Baltimore Clinical Child Psychologist Uses Education To Advance Patients’ Well-Being
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ADHD. Chronic health issues. Depression. When struggles like these hit home for Baltimore’s youth, the result is often a swift domino effect adversely impacting academic performance, personal development and even family stability. But the story doesn’t need to end here – in fact, for Dr. Nina Kayce, her job has only just begun.
Providing assessment and treatment for children, teenagers and young adults, Dr. Kayce works as a per-diem psychologist at Mt. Washington Pediatric Hospital in Baltimore and also has a private practice in Ellicott City. Through teaching individuals about their own unique strengths and weakness, Dr. Kayce has found great success in improving the well-being of her patients.
But before she could embark on this noble path of helping others, Dr. Kayce had to first earn a B.S. in Psychology from University of Maryland in College Park and a M.S. and Psy.D. in Clinical Psychology from Loyola University in Maryland.
Could you have reached your present position without your education endeavors?
“Once I graduated college, I knew that if I really wanted to be a child clinical psychologist, I needed to go back to school and get a doctoral degree. In Maryland, you can only be a licensed psychologist if you have a doctoral degree and meet other specific requirements (training program, supervised clinical hours, national/state exams, etc.). So my education was the first path I needed to take to reach my professional goals.”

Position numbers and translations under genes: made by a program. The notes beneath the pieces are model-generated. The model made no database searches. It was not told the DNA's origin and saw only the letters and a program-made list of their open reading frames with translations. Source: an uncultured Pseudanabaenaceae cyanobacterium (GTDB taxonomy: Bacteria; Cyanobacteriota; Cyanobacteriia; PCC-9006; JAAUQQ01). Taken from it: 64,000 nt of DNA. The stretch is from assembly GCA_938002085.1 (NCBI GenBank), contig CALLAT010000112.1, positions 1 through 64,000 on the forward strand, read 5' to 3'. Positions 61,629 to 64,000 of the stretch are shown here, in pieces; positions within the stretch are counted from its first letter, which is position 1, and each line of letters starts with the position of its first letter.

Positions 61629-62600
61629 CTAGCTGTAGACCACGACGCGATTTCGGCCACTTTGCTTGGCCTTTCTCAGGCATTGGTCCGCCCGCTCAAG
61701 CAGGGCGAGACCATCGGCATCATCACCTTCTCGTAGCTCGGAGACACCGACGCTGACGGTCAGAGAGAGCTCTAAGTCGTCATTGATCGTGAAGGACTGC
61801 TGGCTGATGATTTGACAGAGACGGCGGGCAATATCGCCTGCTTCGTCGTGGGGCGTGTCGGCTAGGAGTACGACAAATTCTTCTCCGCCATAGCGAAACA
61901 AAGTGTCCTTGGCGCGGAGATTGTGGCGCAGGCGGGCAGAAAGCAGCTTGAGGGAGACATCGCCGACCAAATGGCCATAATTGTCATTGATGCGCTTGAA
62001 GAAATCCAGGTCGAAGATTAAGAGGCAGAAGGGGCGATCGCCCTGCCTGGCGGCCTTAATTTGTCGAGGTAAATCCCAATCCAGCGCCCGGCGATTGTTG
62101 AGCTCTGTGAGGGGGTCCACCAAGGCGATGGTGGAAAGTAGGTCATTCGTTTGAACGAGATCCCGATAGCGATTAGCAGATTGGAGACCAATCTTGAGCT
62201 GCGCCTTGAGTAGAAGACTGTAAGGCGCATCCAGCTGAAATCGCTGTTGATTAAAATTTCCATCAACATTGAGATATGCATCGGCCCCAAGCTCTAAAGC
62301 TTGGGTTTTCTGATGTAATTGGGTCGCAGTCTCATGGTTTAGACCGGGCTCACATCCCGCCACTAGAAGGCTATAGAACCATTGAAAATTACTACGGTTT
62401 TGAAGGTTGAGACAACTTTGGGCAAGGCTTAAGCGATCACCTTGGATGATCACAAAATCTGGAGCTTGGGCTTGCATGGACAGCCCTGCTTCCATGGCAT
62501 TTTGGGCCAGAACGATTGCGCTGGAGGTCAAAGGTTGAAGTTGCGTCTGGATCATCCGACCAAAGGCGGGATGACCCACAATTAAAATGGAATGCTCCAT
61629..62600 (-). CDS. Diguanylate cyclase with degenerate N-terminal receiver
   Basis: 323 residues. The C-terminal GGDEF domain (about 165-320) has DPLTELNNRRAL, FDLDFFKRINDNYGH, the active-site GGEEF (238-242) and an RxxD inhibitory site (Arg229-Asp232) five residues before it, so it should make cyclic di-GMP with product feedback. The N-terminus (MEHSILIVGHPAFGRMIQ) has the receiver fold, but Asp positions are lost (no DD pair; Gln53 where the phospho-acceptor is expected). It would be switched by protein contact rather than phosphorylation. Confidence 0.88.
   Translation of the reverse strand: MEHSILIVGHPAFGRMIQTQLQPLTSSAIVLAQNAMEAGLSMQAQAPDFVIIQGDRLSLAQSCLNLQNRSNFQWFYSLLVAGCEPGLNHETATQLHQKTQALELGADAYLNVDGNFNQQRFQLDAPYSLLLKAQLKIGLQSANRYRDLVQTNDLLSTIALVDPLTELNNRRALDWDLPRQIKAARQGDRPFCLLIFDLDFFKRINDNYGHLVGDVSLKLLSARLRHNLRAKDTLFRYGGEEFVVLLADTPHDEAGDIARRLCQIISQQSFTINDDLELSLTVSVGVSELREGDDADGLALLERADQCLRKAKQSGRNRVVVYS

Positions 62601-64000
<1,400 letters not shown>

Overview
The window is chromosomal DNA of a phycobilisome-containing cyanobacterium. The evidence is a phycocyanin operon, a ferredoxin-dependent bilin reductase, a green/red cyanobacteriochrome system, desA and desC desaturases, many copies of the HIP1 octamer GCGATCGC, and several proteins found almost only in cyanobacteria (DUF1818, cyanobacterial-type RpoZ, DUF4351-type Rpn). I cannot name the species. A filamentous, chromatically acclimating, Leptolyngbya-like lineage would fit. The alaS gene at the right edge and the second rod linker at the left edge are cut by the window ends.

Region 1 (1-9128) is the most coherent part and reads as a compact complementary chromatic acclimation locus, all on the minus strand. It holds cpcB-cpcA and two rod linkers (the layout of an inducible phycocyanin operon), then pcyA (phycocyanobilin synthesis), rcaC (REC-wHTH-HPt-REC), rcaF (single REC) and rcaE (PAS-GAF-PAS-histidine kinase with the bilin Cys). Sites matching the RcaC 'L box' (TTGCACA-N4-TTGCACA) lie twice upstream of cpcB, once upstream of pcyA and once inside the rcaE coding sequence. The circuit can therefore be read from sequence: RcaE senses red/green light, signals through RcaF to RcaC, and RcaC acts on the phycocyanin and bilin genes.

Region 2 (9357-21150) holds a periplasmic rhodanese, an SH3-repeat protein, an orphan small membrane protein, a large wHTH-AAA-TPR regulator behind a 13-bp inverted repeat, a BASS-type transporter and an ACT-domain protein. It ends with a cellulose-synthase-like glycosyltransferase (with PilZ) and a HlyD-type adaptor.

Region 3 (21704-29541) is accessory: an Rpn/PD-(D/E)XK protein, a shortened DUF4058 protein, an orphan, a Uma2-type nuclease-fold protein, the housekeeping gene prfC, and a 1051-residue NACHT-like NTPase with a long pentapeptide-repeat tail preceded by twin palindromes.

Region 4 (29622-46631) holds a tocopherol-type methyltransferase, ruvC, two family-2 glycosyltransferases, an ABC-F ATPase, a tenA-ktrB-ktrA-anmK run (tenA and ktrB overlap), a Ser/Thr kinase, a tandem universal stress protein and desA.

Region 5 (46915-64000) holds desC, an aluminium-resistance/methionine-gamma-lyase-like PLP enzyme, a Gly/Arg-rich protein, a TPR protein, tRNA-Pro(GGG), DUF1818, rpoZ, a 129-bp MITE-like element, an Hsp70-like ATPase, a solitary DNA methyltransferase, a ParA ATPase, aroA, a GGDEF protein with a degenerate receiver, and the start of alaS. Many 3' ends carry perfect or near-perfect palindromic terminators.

How has education prepared you for your job?
“The combined M.S./Psy.D. Clinical Psychology program at Loyola University was a perfect program for me because of its scholar-practitioner training focus. It taught me the theoretical background that I needed to conceptualize psychological functioning and provide effective treatment to help others. My education provided me with the flexibility to easily adjust to changes in my job roles (e.g. clinician, supervisor, business owner) and job settings (e.g. private practice, hospital).”
What continuing education is required for your specific role?
“As a licensed psychologist, I am required by the Board of Examiners to renew my license every two years and must complete a minimum of 40 continuing education (CE) credits every renewal period. Of those credits, three must be focused on cultural competence and another three on laws and ethics. That is just the bare minimum to maintain my license. Because I also work in a hospital, there are also CE requirements to maintain my position as a medical staff member.”
How do you keep your skills up to date?
“Psychology is a field that is always changing so you have to be aware of new research, trends and tools. I try to accomplish this by frequently educating myself though CE conferences, participating in peer supervision groups, using member benefits of the Maryland Psychological Association and being generally aware of psychology topics in mainstream media. One of my most valuable sources of information are my patients (even my youngest ones) and their families, who are always providing me with valuable feedback on their experiences.”
Keri Ann Beazell is a Baltimore writer following the latest developments in arts and culture, natural wonders, lifestyle and pets. She enjoys promoting thought-provoking discussions, education, new ideas and smiles among readers. Follow her online at beazellblog.com and Examiner.com.